An eating disorder is a mental health condition where you use the control of food to cope with feelings and other situations.
Unhealthy eating behaviours may include eating too much or too little or worrying about your weight or body shape.
Anyone can get an eating disorder, but teenagers between 13 and 17 are mostly affected.
With treatment, most people can recover from an eating disorder.
Those with Autism may appear to have an eating disorder but this could be linked to Sensory Processing difficulties and issues with the Gustatory system . It is important to find out what is causing the difficulties. to do this you can visit your GP or we offer a sensory profile that can help identify any of these difficulties.
Types of Eating Disorder
Anorexia is an eating disorder and serious mental health condition.
People who have anorexia try to keep their weight as low as possible by not eating enough food or exercising too much, or both. This can make them very ill because they start to starve.
They often have a distorted image of their bodies, thinking they're fat even when they're underweight.
Men and women of any age can get anorexia, but it's most common in young women and typically starts in the mid-teens.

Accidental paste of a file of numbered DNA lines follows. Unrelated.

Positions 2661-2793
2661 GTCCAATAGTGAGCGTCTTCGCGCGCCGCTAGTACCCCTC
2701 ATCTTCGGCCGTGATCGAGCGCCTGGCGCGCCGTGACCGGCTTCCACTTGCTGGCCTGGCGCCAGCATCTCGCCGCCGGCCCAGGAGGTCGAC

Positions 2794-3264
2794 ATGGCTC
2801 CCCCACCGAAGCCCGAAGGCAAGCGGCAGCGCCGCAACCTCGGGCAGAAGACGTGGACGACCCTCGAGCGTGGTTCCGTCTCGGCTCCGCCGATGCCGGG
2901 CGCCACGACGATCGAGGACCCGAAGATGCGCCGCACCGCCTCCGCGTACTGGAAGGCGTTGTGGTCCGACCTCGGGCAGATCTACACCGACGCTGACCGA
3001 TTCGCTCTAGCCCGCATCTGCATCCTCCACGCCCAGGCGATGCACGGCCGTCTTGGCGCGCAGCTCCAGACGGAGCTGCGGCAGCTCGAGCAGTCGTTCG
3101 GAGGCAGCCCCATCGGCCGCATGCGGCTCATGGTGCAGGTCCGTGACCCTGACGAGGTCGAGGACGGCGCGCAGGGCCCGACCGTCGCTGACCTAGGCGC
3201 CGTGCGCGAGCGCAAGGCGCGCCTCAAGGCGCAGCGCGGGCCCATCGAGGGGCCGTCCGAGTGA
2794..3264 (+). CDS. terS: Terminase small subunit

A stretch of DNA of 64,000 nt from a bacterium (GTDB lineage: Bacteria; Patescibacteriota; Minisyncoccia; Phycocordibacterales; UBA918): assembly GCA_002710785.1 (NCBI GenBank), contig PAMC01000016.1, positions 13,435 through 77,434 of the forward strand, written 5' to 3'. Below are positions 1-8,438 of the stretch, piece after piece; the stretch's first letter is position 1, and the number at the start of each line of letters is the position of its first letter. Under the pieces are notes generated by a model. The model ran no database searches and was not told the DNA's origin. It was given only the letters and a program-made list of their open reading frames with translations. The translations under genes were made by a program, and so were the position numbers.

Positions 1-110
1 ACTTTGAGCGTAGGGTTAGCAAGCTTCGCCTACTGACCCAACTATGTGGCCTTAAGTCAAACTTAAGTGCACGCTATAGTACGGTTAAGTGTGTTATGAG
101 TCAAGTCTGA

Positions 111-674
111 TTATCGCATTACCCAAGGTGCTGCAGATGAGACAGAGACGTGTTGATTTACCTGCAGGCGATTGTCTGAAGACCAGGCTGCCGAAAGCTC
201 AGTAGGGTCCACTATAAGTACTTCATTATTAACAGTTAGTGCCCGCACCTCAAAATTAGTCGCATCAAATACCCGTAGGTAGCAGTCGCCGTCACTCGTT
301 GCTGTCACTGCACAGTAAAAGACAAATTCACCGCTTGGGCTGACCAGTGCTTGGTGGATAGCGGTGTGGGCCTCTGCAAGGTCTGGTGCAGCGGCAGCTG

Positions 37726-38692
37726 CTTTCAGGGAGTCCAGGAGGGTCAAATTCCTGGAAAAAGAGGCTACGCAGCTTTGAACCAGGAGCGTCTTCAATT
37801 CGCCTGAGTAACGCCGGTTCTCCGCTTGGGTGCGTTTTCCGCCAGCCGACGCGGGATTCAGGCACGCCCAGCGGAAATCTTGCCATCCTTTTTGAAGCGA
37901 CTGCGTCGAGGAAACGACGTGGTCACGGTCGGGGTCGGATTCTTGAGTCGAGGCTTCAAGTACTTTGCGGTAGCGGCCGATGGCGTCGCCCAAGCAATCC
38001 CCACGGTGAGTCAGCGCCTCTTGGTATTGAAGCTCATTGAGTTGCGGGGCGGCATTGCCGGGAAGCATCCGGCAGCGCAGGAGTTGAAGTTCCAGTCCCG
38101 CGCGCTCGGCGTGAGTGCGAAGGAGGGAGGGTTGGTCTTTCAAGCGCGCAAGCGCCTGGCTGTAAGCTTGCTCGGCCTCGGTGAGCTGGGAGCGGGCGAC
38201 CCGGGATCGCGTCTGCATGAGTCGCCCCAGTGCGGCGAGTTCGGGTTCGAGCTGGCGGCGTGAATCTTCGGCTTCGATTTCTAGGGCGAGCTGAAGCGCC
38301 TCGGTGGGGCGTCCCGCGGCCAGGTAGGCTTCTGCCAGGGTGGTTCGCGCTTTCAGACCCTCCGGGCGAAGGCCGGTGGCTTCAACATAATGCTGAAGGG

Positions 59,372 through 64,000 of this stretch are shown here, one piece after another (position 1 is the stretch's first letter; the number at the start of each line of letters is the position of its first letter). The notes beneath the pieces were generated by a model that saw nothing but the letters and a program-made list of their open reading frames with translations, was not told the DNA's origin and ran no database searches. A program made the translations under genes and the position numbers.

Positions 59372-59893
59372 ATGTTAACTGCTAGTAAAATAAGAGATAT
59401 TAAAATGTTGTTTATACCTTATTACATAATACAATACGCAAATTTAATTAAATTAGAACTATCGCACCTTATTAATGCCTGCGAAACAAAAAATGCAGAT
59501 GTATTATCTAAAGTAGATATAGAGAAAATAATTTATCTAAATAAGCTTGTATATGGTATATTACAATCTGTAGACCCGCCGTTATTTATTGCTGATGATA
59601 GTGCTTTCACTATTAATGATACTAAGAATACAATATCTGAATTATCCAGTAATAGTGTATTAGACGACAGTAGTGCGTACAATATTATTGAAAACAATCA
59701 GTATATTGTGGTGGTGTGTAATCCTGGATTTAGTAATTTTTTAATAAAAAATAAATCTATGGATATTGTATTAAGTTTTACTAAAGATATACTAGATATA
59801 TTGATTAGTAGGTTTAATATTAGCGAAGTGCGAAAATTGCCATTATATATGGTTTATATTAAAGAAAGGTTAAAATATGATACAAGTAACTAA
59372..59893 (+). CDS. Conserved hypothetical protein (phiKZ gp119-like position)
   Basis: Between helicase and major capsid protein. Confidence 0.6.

Bulimia is an eating disorder and mental health condition.
People who have bulimia go through periods where they eat a lot of food in a very short amount of time (binge eating) and then make themselves sick, use laxatives (medicine to help them poo) or do excessive exercise, or a combination of these, to try to stop themselves gaining weight.
Anyone can get bulimia, but it is more common in young people aged 13 to 17.
Binge Eating Disorder (BED)
Binge eating disorder involves regularly eating a lot of food over a short period of time until you're uncomfortably full.
Binges are often planned in advance, usually done alone, and may include "special" binge foods. You may feel guilty or ashamed after binge eating.
Men and women of any age can get binge eating disorder, but it usually starts in the late teens or early 20s.
Other Specified Feeding or Eating Disorder (OSFED)
Anorexia, bulimia, and binge eating disorder are diagnosed using a list of expected behavioural, psychological, and physical symptoms. Sometimes a person’s symptoms don’t exactly fit the expected symptoms for any of these three specific eating disorders. In that case, they might be diagnosed with an “other specified feeding or eating disorder” (OSFED).
This is very common. OSFED accounts for the highest percentage of eating disorders, and anyone of any age, gender, ethnicity or background can experience it. It is every bit as serious as anorexia, bulimia, or binge eating disorder, and can develop from or into another diagnosis. People suffering from OSFED need and deserve treatment just as much as anyone else with an eating disorder.
Avoidant/restrictive food intake disorder (ARFID)
ARFID is when someone avoids certain foods, limits how much they eat or does both.
Beliefs about weight or body shape are not reasons why people develop ARFID.
Possible reasons for ARFID include: